Beckwith, Isbon T.: The Apocalypse of John. Studies in Introduction with a Critical and Exegetical Commentary. The Macmillan Company: New York 1922.

This commentary with nearly 800 pages is divided in two parts: the introduction and the commentary. It is well argued on both linguistic, historical and theological issues and is - in my view - one of the most valuable English commentaries. (20 Apr 1998)

Brütsch, C. Die Offenbarung Jesu Christi: Johannes-Apokalypse. 3 vols. Zürcher Bibelkommentare, NT. 2nd ed. Zürich: Zwingli Verlag, 1970.

The force of Brütsch's three-volume commentary is its wealth of information gathered from a large number of other works. Sometimes, however, it is poorly referenced and it must therefore be used with caution. (August 4th, 1999).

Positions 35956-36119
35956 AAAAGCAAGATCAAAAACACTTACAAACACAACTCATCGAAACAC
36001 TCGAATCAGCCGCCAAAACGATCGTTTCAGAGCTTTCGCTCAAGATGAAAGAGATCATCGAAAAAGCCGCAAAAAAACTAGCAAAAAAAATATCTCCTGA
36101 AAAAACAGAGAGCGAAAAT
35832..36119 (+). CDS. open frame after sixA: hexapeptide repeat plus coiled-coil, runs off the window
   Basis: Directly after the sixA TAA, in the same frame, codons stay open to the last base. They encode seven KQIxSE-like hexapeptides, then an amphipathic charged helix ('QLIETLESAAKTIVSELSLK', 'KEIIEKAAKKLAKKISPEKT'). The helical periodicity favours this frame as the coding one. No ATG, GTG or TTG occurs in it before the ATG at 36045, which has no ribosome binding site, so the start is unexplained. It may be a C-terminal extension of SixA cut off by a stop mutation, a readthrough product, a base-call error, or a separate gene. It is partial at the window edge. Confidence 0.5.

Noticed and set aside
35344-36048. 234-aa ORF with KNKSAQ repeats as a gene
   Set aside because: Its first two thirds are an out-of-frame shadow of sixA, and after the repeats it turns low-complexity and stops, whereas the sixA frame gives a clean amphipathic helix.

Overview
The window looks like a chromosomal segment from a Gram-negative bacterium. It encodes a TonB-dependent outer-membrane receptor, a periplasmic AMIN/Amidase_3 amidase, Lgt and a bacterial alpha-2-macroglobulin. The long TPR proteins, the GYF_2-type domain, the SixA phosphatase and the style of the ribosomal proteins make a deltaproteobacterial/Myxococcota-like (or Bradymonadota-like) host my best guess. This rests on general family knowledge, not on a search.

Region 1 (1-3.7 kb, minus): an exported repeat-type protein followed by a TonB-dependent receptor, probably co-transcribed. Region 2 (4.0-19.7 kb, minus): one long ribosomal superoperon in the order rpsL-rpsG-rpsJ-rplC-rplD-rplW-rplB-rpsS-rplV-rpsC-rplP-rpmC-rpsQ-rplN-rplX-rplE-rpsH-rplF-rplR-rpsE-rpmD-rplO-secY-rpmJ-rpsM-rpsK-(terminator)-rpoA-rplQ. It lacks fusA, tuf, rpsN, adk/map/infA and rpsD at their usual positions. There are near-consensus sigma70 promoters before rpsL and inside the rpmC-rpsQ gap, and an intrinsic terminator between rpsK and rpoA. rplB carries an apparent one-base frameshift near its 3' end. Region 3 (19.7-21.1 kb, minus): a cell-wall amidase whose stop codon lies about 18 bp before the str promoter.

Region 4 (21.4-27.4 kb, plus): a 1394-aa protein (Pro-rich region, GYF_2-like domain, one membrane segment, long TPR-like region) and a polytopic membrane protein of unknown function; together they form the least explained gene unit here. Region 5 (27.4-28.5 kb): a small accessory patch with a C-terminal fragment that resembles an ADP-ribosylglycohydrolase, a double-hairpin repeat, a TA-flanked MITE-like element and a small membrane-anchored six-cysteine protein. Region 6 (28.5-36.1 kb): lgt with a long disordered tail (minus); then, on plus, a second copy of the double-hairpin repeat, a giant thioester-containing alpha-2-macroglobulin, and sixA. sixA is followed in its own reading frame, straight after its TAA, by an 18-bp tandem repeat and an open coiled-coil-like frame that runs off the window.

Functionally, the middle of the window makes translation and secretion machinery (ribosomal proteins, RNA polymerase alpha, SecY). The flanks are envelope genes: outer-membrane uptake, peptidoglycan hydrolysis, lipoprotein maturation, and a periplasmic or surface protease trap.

Caird, G.B.: The Revelation of St. John the Divine. (BNTC). London, 1966 (1st ed.) and 1984 (2nd ed.)

Caird was heavily influnced by the work of Farrer, but emphasized the influence of myth, apocalyptic and the history of the Roman Empire as well. This raises the question: "When he [John] uses images from the Old Testament does he give them their exact Old Testament value, or are they baptized with a Christian spirit and meaning?" (7). Caird's commentary should be within reach because of its qualities. Note especially his interpretation of 11:15 - 12 where he argues that the birth of Messiah is not to be interpreted as the virgin virth but as the enthronement of the king as in Psalm 2. AFAIK this commentary is still in print. (12 Jan 1997 17:43).